Results

Hemodynamics

During normothermia, we found no significant intergroup differences in PPA, Q, Pla or PVR, neither at baseline (BL1 and BL2) nor at the elevations of Pla (Pla1 and Pla2) as depicted in Figures 15. As shown in Figure 1, in both groups PPA increased compared to intragroup baseline during Pla1 and Pla2 (p < 0.05), but with no intergroup difference. In the Constant PPA group, PPA remained lower during hypothermia in comparison with the Constant flow group (p < 0.05). As displayed in Figure 2, Q decreased markedly during hypothermia in the Constant PPA group in comparison with the Constant flow group and with intragroup baseline values during normothermia (p < 0.05). In the Constant flow group, the measured rises in Pla (ΔPla), after cooling, were significantly higher as compared with intragroup baseline and the Constant PPA group (Figure 3), but ΔPmv did not change significantly within or between groups (not shown). Hypothermia prompted a marked rise in PVR (Figure 4) in the Constant PPA group, both in comparison with intragroup baseline and the Constant flow group (p < 0.05).

FIGURE 1
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Figure 1. Pulmonary artery pressure in isolated blood-perfused rat lungs. PPA, pulmonary artery pressure; data presented as vertical boxes with median and interquartile range with 10th and 90th percentile error bars; BL1–BL4, baseline measurements; Pla1–Pla4, left atrial pressure elevations by 5.8 mmHg; vertical dashed line, boarder between normothermia and hypothermia; §p < 0.05 compared with intragroup baseline (BL1); #p < 0.05 compared with Constant flow group.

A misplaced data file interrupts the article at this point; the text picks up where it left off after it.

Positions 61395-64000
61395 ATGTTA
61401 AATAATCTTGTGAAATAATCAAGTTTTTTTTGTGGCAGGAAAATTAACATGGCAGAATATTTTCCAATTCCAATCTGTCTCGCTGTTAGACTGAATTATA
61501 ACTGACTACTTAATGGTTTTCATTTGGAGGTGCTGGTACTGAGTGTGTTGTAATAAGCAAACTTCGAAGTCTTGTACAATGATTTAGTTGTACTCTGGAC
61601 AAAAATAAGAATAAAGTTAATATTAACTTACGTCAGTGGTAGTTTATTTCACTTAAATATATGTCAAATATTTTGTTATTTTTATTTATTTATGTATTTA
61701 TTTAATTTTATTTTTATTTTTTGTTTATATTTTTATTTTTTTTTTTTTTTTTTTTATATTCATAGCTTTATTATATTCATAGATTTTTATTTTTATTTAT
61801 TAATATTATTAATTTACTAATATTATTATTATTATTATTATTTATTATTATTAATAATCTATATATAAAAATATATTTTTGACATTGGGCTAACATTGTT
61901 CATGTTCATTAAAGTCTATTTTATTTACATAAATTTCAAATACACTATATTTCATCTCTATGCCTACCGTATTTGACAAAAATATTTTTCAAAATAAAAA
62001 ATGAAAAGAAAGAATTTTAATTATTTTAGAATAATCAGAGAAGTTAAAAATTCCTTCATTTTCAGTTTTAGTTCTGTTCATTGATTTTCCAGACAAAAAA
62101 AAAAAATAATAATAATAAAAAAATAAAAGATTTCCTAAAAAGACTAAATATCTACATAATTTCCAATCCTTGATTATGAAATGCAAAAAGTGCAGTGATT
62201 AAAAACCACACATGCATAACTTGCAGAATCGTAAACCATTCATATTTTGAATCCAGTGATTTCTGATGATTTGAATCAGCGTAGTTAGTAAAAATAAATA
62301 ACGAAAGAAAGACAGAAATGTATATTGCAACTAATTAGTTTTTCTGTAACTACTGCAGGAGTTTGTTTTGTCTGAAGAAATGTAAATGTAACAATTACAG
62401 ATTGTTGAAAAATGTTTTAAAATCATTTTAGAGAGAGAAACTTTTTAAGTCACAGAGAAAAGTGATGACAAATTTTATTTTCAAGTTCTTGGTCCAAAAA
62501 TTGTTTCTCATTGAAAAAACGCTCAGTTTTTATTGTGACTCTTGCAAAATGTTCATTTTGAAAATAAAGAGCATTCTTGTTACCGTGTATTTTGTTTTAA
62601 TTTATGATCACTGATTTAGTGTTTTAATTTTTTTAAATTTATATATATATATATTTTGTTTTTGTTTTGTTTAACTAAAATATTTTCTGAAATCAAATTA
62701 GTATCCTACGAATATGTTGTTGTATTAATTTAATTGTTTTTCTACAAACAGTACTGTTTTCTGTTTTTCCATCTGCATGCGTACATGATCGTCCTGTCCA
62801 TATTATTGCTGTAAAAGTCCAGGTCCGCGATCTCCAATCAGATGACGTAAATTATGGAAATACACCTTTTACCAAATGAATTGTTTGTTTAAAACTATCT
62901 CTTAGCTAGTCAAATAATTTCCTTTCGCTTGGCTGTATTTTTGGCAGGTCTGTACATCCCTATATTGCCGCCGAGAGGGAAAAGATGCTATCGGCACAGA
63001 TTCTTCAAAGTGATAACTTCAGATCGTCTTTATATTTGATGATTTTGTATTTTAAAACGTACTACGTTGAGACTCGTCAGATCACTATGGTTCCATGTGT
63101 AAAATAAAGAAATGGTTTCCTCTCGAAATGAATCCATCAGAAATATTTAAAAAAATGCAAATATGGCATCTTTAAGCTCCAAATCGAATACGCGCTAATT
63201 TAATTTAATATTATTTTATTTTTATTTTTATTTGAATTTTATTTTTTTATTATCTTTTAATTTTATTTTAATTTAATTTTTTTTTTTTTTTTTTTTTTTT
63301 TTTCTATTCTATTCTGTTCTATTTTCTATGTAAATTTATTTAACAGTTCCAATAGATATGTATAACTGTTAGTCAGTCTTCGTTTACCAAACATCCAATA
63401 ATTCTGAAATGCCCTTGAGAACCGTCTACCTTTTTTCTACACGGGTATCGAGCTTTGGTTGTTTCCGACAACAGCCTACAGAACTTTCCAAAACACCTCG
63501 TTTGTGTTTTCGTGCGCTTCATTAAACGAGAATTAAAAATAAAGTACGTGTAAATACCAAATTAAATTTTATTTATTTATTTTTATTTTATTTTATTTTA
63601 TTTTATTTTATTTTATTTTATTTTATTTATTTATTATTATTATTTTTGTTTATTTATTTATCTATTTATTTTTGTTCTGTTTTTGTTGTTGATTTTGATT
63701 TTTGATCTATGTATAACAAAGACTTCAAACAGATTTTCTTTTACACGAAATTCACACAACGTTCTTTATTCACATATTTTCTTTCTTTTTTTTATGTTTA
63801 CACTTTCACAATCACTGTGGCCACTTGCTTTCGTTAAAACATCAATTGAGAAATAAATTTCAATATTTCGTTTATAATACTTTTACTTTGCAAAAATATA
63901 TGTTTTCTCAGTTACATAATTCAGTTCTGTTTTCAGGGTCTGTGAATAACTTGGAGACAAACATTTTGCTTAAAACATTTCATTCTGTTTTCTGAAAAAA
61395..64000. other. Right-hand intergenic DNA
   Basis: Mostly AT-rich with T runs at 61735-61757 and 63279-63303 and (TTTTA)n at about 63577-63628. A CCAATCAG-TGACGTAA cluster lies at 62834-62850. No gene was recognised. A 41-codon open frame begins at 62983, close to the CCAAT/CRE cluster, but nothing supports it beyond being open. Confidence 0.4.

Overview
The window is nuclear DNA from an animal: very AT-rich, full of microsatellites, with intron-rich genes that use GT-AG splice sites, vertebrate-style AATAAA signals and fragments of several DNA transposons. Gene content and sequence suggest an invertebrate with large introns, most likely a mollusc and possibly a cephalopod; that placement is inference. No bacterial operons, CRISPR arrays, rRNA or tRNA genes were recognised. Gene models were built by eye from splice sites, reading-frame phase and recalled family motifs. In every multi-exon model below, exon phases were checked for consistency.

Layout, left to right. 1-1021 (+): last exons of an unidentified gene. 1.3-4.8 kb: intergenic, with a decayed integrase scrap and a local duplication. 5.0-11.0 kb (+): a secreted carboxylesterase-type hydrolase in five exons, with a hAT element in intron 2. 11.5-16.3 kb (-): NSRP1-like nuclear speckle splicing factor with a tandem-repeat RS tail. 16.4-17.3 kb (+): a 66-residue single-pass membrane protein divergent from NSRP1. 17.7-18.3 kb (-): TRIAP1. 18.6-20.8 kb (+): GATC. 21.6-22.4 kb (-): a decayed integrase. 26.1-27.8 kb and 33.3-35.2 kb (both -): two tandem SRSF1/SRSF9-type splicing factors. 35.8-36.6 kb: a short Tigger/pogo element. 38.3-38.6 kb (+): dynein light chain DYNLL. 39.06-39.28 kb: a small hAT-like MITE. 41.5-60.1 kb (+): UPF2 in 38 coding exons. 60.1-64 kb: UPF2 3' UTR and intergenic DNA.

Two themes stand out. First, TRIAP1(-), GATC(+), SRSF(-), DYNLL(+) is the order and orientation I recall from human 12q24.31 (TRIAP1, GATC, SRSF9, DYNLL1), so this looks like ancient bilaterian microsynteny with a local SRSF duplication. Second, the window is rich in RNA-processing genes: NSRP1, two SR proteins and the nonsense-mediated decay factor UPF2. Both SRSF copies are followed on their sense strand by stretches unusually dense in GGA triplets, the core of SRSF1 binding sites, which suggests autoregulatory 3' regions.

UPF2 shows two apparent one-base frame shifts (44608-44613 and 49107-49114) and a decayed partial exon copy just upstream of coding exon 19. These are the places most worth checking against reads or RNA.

FIGURE 2
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Figure 2. Perfusate flow in isolated blood-perfused rat lungs. Q, perfusate flow, milliliters per minute; Constant flow group, perfused normothermic and hypothermic with constant flow; Constant PPA group, perfused normothermic and hypothermic with constant pulmonary artery pressure; data presented as mean ± SD; §p < 0.05 compared with intragroup baseline; #p < 0.05 compared with Constant flow group.

FIGURE 3
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Figure 3. Measured elevations of left atrial pressure in isolated blood-perfused rat lungs. ΔPla, measured after elevations of left atrial pressure by 5.8 mmHg. Data presented as mean ± SD; §p < 0.05 compared to intragroup baseline; #p < 0.05 compared with Constant flow group.

FIGURE 4
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Figure 4. Pulmonary hemodynamics. PVR, pulmonary vascular resistance, mmHg/ml/min; data presented as vertical boxes with median and interquartile range with 10th and 90th percentile error bars; §p < 0.05 compared with intragroup baseline; #p < 0.05 compared with Constant flow group.

KfcPLW